Dr. Feldman, when teenagers
become resistant and won’t listen to their parents, where can
they turn for help?
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Jan Baumel of Schwab Learning: You know, when we get older,
self-esteem and motivation become major issues for these kids
who have delayed reading skills. When teenagers become
resistant to accommodations and specialized assistance — you
know, “I don’t want to go to Special Ed. I don’t want to ask
for that accommodation.” Is there any way to turn them around
and get them to be willing to give reading a second chance?
And if so, I mean, the problem becomes very often they don’t
want to listen to Mom and Dad. So who can they turn to for
Answered By: Kevin Feldman, Ph.D.
This is question 5 of an 8-part series on helping older
struggling readers. The following is a transcript of a
conversation which took place on July 17, 2002.
Kevin: Oftentimes Mom and Dad—it’s like our IQs drop by about
100 points between about sixth grade and tenth grade, I think.
Jan: The parents’ IQs, right?
Kevin: Oh yeah, right, not the kids.
Kevin: Yeah, there are some things we can do. I think one
thing is to—again just echoing my earlier comment about
partnering with folks at the school or finding local tutoring
or clinics or other kinds of support where it’s not the
parent. The parent oftentimes can’t really be the best tutor.
We’re so emotionally involved with our kids. We can be real
supportive and encouraging, but oftentimes we really need to
make sure that the tutoring is sort of an independent, third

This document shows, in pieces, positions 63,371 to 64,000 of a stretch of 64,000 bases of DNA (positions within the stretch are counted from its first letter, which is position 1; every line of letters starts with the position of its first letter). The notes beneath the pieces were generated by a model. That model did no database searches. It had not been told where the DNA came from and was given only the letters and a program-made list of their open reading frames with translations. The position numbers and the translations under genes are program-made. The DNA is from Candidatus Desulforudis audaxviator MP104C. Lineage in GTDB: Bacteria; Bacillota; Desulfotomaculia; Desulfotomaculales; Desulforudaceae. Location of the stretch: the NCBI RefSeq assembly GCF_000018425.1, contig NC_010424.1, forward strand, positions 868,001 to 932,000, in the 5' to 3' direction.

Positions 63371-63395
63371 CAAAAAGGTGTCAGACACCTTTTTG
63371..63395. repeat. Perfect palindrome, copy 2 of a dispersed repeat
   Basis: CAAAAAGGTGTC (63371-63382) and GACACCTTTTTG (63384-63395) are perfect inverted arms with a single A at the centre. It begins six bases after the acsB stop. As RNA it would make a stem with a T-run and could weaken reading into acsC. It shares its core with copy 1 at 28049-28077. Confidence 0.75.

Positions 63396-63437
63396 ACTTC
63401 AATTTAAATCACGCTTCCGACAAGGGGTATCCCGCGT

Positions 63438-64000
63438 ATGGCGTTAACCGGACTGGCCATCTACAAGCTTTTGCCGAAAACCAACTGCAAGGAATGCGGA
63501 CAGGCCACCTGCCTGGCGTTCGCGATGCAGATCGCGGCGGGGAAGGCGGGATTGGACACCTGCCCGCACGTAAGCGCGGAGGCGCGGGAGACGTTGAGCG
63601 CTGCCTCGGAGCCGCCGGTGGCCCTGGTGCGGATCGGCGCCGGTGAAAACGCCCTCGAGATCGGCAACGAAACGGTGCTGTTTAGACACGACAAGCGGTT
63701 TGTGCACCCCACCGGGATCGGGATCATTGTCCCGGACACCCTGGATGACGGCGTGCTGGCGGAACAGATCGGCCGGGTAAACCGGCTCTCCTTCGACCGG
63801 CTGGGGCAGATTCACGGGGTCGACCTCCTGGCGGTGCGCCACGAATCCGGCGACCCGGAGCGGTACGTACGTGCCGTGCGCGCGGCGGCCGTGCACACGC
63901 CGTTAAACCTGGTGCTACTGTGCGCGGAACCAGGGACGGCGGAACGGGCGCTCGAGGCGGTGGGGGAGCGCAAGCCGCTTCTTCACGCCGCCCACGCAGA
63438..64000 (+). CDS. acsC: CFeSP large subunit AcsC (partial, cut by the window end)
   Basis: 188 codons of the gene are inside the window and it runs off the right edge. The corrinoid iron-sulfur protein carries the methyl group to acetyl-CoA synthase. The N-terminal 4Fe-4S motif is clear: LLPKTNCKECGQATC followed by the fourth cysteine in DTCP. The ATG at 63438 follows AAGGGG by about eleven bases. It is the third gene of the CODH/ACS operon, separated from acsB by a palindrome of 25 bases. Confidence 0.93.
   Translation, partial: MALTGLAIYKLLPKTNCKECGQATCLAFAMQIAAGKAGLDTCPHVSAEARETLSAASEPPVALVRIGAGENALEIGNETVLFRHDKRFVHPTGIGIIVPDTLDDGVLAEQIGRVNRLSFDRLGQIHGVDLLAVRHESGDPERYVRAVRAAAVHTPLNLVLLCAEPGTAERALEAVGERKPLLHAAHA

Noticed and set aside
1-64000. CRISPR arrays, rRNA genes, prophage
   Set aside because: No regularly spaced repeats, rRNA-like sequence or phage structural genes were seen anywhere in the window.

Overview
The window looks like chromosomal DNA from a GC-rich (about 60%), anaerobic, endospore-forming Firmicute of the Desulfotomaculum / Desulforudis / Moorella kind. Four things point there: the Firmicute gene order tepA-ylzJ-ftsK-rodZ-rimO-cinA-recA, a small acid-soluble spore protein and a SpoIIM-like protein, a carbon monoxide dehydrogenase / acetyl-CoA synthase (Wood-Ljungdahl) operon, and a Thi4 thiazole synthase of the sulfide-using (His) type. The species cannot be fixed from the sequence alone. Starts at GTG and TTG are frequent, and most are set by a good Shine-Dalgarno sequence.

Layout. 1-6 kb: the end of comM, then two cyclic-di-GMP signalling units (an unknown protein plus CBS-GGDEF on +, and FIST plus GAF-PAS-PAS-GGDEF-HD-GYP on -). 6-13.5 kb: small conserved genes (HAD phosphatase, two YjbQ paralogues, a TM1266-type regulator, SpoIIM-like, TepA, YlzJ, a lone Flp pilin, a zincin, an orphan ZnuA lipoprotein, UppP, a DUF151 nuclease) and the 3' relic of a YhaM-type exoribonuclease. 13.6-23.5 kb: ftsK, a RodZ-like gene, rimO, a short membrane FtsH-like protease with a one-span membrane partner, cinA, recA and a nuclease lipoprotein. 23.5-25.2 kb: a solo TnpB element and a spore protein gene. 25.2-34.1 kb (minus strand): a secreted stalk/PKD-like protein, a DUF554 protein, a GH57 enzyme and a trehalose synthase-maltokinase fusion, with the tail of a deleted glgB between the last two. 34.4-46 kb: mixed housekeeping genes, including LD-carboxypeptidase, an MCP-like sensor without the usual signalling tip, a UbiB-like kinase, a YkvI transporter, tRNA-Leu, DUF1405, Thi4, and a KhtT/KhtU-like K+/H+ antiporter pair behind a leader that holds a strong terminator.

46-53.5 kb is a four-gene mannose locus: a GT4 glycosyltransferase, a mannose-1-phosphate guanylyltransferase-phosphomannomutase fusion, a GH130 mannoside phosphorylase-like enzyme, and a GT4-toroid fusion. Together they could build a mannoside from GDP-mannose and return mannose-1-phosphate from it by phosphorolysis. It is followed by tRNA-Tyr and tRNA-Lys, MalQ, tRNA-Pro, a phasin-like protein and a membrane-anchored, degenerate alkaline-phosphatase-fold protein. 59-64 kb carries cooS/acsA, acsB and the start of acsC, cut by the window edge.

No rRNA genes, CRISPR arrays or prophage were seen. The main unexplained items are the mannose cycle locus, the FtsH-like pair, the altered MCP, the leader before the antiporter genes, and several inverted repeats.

party that doesn’t have that emotional overlay that we parents
have with our kids.
I think something else is to connect our youngsters with
others that are a little bit further down the line. One of the
most powerful things that I’ve seen is, for example, some high
schools that I’ve worked with where they’re working with
struggling readers. They’ll have, say, juniors and seniors,
who have already been in the reading class and either have
exited or they’re at higher levels. They’ll come in, and
they’ll actually buddy up with the incoming freshmen or
And oftentimes, it’s hearing the same message, but from a
messenger who’s closer in age, looks more like me, who says,
“You know, I was right where you were when I was 15. And I
gave this thing a go and now I’m not an all-star reader, but
you know what? I’m reading way better than I ever have, and I
can actually do most of this work on my own. And I’m planning
on going to college” or whatever it is. In other words,
hearing it from another kid.
So this issue of a slightly older mentor who’s been through
similar circumstances. And we have a number of programs around
the country where we’re doing that systematically because we
recognize that who the messenger is, that oftentimes the
message is the same, but it affects a young person and
adolescent differently when they hear it from a slightly older
adolescent, rather than hearing it from Mom or Dad.
So part of it is hooking you up with quality programs that
actually work. Part of it is engaging them with other kids
who’ve been there and can sort of provide that role model and
that support. And I think the last piece is to recognize that
we as parents really can’t do it all. That oftentimes we’re
not the best tutors, but what our job is is to really
encourage and support our kids, then connect them with an
independent third party, a college kid in the neighborhood,